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View Diary: Engineer on 787 electrical system fired for pointing out flaws (86 comments)

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  •  They like to blame crashes on 'pilot error', to (6+ / 0-)

    remove liability from commercial aircraft manufacturers, so ’naturally’ there’s going to be no way they can have an engineer pointing out design flaws.
    Just gotta know how the greed-industrial-complex works.

    •  And even when it is pilot error (3+ / 0-)

      It's often because the airline failed to adequately screen or train their pilots or give them enough down time, like the Buffalo crash.

      "Liberty without virtue would be no blessing to us" - Benjamin Rush, 1777

      by kovie on Fri Jan 18, 2013 at 05:57:46 PM PST

      [ Parent ]

    •  That's why we'll never switch to robots (4+ / 0-)

      The lead story on Kos right now is about the danger of workers being replaced with robots.

      Your comment reminded me why this will never happen--companies will always need low level employees to take the blame.  Seriously.

      Think about it.  Think about every time you have been told to do things by your boss that were mutually exclusive.  Lets say that you have to check 17 items and assure that they're working. You know that you can't check all 17 in the time allotted so you give the 12 less-important ones a once-over.  You know that if there's a problem with one of the 12, you probably won't detect it but you take a chance in order to keep your job.   Odds are, one of the 12 less-important items won't fail and you won't be held responsible.  But if you are unlucky you lose your job.  On the other hand, if a robot fails, the company has to fix something.

      Another great use for people is bigotry.  In Phoenix, AZ they placed cameras all over the city to catch speeders and red-light runners. There was so much uproar that they took them out.  I suspect that those red lights were trapping too many reg'lar guys in pickups and soccer moms in minivans.  Now, with the cameras gone, police officers can go back to focusing their attention on brown people.  

      In short, human beings serve an excellent function of obfuscating the selfish motives of corporations.  If anything, this employee was acting like a robot-- doing his job and giving the proper warnings.  People hate computers when the computer doesn't do what they want it to. But, the computer is actually doing exactly what you've told it to do.

      Welcome to the job of the future-- covering up for the entitled class.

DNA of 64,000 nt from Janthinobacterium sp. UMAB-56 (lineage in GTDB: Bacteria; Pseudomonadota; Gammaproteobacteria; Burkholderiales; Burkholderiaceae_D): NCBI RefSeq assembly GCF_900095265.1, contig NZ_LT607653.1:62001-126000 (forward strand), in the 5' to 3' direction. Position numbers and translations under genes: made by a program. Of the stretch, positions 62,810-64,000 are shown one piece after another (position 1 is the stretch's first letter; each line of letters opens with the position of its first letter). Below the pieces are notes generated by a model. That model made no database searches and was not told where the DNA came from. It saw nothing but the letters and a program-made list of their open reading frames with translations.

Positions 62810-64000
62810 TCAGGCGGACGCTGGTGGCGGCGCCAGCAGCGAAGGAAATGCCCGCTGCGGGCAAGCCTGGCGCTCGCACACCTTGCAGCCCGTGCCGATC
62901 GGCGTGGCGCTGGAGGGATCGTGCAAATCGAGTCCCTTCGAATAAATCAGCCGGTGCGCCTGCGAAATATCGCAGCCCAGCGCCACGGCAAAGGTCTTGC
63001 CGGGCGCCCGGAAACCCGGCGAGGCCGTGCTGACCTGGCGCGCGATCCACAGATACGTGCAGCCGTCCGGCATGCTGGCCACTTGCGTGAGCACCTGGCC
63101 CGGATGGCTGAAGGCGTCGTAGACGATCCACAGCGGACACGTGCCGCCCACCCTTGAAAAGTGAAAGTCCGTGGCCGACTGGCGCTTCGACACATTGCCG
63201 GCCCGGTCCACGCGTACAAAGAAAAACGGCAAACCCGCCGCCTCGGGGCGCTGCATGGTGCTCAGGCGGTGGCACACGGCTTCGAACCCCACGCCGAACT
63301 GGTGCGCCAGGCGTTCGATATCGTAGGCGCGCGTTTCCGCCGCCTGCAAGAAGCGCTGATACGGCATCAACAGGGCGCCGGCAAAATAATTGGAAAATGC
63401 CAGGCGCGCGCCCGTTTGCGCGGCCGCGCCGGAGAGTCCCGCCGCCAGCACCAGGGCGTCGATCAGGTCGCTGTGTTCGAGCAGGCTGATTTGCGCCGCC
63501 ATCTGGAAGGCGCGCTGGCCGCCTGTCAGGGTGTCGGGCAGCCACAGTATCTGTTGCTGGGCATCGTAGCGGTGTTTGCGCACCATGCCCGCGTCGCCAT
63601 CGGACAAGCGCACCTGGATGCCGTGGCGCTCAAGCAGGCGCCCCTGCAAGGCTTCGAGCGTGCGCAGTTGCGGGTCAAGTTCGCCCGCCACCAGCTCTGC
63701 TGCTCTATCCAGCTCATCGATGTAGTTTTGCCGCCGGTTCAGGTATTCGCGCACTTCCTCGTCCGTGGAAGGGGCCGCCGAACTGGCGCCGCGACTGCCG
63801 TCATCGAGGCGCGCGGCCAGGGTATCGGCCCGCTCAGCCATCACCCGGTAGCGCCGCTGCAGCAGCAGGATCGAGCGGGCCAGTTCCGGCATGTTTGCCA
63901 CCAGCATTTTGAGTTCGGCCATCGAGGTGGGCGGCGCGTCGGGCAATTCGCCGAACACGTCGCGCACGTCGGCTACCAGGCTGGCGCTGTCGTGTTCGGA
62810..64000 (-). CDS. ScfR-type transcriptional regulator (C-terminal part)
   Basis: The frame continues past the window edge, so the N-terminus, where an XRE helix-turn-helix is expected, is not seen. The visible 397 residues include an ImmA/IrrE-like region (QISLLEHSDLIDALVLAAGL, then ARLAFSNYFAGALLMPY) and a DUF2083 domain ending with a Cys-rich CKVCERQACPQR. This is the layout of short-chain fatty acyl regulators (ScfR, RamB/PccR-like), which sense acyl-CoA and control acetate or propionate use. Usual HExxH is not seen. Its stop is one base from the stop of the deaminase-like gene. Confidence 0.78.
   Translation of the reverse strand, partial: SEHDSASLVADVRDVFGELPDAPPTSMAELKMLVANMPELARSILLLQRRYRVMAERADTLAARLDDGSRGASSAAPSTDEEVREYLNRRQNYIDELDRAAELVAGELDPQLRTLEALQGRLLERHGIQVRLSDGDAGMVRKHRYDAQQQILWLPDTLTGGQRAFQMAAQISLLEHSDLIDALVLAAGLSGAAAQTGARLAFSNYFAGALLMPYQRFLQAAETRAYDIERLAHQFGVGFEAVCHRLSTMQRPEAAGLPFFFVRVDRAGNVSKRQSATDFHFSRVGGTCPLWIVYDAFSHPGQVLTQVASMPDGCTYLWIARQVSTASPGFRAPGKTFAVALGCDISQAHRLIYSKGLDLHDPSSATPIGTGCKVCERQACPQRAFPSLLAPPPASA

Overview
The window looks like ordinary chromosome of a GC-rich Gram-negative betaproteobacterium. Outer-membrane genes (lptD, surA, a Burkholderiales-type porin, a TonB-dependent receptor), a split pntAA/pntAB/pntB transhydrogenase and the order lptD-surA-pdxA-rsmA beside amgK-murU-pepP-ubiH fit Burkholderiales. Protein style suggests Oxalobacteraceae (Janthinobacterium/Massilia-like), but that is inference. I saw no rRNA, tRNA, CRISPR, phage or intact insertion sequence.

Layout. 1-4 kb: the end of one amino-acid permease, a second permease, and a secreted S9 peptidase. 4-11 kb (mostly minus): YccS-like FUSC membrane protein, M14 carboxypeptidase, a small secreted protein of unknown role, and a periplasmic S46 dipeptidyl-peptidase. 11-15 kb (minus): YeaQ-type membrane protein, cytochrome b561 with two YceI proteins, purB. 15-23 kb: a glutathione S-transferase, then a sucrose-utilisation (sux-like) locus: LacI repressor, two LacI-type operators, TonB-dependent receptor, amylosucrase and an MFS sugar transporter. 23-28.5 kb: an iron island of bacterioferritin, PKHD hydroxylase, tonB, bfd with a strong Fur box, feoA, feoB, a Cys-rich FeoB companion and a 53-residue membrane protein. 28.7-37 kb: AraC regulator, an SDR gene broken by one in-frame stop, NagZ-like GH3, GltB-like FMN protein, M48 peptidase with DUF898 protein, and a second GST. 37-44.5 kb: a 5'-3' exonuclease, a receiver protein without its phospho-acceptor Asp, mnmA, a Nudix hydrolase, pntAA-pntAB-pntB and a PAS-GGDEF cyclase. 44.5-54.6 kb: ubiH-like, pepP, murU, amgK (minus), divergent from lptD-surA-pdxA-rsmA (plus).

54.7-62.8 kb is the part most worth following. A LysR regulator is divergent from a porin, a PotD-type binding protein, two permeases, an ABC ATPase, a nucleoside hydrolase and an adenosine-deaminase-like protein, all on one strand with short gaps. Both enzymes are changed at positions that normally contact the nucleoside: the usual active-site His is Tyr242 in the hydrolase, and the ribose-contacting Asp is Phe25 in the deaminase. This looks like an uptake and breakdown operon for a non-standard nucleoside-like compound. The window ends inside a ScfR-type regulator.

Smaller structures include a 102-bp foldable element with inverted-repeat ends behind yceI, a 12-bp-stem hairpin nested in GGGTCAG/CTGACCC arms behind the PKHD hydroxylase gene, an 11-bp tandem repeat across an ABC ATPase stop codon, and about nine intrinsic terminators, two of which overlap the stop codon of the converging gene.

One man gathers what another man spills

      by John Chapman on Fri Jan 18, 2013 at 09:37:06 PM PST

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      •  probably some hideous invasive cyborging (0+ / 0-)

        Replace the suboptimal components (eyes, arms and hands, etc.) with superior mechanical devices dedicated to the organic production unit's function, and eliminate superfluous locomotion, but leave the brain, heart, and other organs not cost-effective to replace.  Organic production units can be fed, hydrated, and ventilated (no need for workspaces to be habitable) artificially with supply being controlled by profitability algorithms.  Pain compliance can be achieved through electrodes in the brain, and termination in event of unprofitability (from burnout, market shifts, etc.) is as simple as disconnecting the organic production unit from its mechanical support system.

        That's the future of the worker.

        In that world, the rich will become nudists and spend all their time working out and having sex to celebrate their pure, unaugmented humanity.

        Something's wrong when the bad guys are the utopian ones.

        by Visceral on Fri Jan 18, 2013 at 10:22:38 PM PST

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        •  You know (0+ / 0-)

          I have an outline for a novel that matches your comment fairly closely.

          Now I just need to be able to quit work for 6 months so I can work on it!

          One man gathers what another man spills

          by John Chapman on Sun Jan 20, 2013 at 10:19:41 AM PST

          [ Parent ]

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